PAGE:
So, in the spirit of ‘giving back’ we give away our cultural knowledge. We speak of those layers within the countries we grew up in, those of us who dream and speak in several languages. We explain the differences between our people, our food and our religions. We resist the familiar tropes that seek to define us. We agree to speak at seminars and meet colleagues for coffee to unpack that tricky terrain inscribed on our bodies and in our minds. We talk, we write and sometimes we rage at the lack of self-awareness evident in the language of appropriation. We notice the namastes and salaams and references to shakti and bhakti and try not to mind when we are encouraged to attend workshops on how to write ‘the other.’

Knowledge slips into appropriation so comfortably. It’s a marriage made in heaven, really. Gayatri Spivak, back in 1986, well before cultural appropriation was even a ‘thing,’ said she does not “make the tired nationalist claim that only a native can know the scene,” and in principle I agree. In these days of easy travel, when it is cheaper to go to Bali than Broome; when Australians regularly travel to India and Vietnam and Cambodia and come back transformed by poverty; you don’t need to be a native to know the scene. When you have experienced the country and the natives, and walked among their dusty streets, wearing their costumes, what harm can there be to sit down with one of us in Australia and ask about the things that puzzle you still, weeks after your visit, and after your tummy has settled down? And really, what harm can there be in writing about these experiences, in the interests of eliding differences or building bridges across cultures? The white gaze interprets, interrupts and translates, telling me that my cultural knowledge cannot be the sole interpretation of my reality in Australia.

I think about all I know, all that still informs my writing to this day, and realise I started writing as testimony. So I could have something for my daughter as she grew up and realised what it meant to be a young brown female in Australia. Of course, no amount of cultural knowledge and the thousands of years of ancient Eastern wisdom prepared me for the pitfalls of parenthood. Now that we are finally brown women together in a white country, one young and one not so young, the conversations with my daughter take on an urgency I did not anticipate. There is so much to tell her. So much to show her. Culture. Knowledge. Secrets. Family. Language. Grief. Outrage. To wear a sari without falling down. To understand instinctively that the word Masi always comes after my sister’s name but Aunty always comes before her name.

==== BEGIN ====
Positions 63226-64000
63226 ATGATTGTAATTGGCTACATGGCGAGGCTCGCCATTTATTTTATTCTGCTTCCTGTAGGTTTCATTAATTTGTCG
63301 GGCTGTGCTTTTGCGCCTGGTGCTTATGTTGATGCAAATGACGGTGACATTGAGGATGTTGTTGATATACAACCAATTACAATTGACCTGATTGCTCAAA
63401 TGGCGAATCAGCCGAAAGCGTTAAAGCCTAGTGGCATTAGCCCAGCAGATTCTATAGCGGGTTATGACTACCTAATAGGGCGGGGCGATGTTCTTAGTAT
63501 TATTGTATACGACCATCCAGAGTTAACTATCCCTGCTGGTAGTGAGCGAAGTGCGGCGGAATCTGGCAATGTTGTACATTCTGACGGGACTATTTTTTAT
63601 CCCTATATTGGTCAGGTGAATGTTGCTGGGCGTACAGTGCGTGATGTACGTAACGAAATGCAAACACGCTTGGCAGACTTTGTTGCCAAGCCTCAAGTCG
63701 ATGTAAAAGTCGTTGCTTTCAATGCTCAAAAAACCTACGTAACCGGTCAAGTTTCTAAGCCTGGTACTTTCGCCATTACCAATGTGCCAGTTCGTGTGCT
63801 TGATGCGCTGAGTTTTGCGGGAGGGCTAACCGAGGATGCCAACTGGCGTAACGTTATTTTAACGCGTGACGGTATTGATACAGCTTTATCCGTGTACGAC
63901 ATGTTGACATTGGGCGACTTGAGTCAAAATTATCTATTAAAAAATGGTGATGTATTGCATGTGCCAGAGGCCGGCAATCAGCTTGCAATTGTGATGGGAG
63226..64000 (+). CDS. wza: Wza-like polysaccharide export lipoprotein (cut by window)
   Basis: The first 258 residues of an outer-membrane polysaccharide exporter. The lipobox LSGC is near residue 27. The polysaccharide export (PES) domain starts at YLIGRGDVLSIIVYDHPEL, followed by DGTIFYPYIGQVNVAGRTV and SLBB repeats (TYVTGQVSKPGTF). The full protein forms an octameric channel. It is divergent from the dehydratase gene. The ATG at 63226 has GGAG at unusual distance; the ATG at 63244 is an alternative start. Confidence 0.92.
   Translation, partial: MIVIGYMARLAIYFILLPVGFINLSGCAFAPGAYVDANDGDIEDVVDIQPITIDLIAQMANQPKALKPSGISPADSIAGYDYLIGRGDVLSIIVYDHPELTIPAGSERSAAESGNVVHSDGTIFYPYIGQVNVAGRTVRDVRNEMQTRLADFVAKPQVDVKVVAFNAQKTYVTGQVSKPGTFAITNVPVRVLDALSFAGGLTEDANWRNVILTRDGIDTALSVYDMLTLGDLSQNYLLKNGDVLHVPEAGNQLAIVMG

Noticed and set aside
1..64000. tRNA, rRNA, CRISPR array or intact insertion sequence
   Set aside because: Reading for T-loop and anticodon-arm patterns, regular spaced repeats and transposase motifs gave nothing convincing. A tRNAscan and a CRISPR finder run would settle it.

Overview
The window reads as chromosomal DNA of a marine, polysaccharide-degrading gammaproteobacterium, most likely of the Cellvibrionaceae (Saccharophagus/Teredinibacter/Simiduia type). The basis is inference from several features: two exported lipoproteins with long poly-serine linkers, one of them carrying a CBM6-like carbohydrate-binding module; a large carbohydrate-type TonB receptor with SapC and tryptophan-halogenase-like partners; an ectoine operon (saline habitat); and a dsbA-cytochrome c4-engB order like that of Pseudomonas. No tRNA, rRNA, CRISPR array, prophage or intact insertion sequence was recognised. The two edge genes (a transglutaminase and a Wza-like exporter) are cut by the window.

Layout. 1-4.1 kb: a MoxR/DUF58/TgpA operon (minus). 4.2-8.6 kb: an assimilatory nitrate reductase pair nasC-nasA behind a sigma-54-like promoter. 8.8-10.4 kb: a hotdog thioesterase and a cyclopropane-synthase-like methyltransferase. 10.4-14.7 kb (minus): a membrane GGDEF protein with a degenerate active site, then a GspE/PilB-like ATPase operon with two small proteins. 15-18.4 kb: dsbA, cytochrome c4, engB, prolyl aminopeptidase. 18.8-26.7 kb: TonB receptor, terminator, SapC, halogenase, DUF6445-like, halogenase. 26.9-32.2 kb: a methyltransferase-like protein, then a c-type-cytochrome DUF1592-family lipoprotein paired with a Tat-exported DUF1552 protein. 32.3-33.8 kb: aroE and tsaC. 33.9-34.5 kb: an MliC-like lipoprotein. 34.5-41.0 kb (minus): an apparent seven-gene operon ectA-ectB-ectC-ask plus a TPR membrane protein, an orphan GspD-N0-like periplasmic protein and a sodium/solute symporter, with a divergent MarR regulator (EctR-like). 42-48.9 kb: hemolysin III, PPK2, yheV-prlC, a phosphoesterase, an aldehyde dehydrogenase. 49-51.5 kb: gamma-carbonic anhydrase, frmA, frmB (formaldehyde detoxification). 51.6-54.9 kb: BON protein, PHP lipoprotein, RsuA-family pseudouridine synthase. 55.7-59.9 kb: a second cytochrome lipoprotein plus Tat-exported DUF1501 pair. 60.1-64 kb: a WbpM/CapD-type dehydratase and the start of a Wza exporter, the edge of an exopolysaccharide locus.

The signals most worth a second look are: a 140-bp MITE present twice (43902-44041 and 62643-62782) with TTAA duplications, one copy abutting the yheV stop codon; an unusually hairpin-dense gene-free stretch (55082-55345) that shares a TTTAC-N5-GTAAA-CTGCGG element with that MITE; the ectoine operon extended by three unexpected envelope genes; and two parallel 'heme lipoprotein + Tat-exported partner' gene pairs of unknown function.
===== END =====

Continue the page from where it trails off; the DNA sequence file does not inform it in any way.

I don’t have answers and I doubt if I ever will. Uncertainty marks the immigrant passage much more effectively than gratitude. I have been fortunate and people have been generous. I try to give back more than I get. I am not an inexhaustible supply of cultural knowledge. Nor am I a culture hoarder. But my stories are mine to tell and cannot be bought for the price of a cup of coffee by intersectional feminists ‘exploring the idea of difference.’ And I guess that I am still able to grieve over, rage at, and feel the imposition of such selective cultural exchanges.

First published in: http://southerncrossings.com.au/arts-and-culture/cultural-knowledge/

 

Bearing Witness

Google describes bearing witness as a term that refers to sharing our experiences with others, most notably in the communication to others of traumatic experiences. This term has been on my mind most of this year as I grapple with the hashtags of empathy and wondering why I had no desire to add #metoo to my status on Facebook. Maybe I just don’t believe in the existence of a global sisterhood. Maybe I don’t believe in the implied solidarity of a universal womanhood in need of rescue.  More specifically I question the efficacy of a white sisterhood with its awareness of intersectionality and its commitment to being my ally. But that, as they say, is another blog post.

It is the publicity given to Thordis Elva and Tom Stranger and their co-authored book, South of Forgiveness, that I wish to mostly focus on in this piece. Icelandic Elva was raped by the Australian Stranger as a teen and started up a correspondence with him which resulted in the pair getting together to talk and write about their experiences because, apparently, women bearing witness isn’t enough. When a man points out that remorse is possible and rape is wrong, it is suddenly a game changer in the narrative. Stranger raped an unconscious Elva for two hours. Now he appears on TED talks discussing his ‘repentance’ while Elva speaks of her need to establish contact with her violator as a means towards acceptance and healing.